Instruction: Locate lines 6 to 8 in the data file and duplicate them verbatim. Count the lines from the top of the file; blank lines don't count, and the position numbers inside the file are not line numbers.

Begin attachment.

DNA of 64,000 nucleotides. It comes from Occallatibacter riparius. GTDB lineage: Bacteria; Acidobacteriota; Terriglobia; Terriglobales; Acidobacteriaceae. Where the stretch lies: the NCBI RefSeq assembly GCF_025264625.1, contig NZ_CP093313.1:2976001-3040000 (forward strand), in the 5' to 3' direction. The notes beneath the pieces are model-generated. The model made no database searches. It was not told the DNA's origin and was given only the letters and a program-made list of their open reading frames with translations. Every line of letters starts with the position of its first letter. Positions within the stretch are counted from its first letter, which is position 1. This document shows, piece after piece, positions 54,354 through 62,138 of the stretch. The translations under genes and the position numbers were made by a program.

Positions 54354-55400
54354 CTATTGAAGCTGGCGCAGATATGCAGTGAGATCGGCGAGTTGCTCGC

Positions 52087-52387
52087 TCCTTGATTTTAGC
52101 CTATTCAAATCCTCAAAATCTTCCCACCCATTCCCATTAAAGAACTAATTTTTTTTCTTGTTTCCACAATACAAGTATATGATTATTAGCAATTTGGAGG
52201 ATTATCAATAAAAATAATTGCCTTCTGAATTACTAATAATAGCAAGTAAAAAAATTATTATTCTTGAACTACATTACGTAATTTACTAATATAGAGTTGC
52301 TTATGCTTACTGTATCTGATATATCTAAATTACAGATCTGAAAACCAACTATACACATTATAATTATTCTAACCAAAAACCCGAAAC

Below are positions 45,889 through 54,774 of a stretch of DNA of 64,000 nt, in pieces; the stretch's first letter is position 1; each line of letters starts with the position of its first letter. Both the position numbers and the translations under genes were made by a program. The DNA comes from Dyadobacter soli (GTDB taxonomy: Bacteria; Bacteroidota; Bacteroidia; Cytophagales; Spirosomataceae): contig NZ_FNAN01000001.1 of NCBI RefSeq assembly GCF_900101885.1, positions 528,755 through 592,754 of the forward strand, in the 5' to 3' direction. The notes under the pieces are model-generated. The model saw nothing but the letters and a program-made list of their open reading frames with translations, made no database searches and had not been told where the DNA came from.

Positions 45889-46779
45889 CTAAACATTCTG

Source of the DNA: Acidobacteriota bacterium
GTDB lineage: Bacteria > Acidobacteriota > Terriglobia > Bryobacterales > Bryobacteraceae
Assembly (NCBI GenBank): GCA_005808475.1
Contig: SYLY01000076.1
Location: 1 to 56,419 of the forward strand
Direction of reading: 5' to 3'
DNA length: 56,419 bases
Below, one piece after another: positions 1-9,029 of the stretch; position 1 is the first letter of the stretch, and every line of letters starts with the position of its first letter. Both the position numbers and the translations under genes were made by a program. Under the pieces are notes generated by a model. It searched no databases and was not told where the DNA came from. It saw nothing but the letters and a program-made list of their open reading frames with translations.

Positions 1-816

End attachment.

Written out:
52101 CTATTCAAATCCTCAAAATCTTCCCACCCATTCCCATTAAAGAACTAATTTTTTTTCTTGTTTCCACAATACAAGTATATGATTATTAGCAATTTGGAGG
52201 ATTATCAATAAAAATAATTGCCTTCTGAATTACTAATAATAGCAAGTAAAAAAATTATTATTCTTGAACTACATTACGTAATTTACTAATATAGAGTTGC
52301 TTATGCTTACTGTATCTGATATATCTAAATTACAGATCTGAAAACCAACTATACACATTATAATTATTCTAACCAAAAACCCGAAAC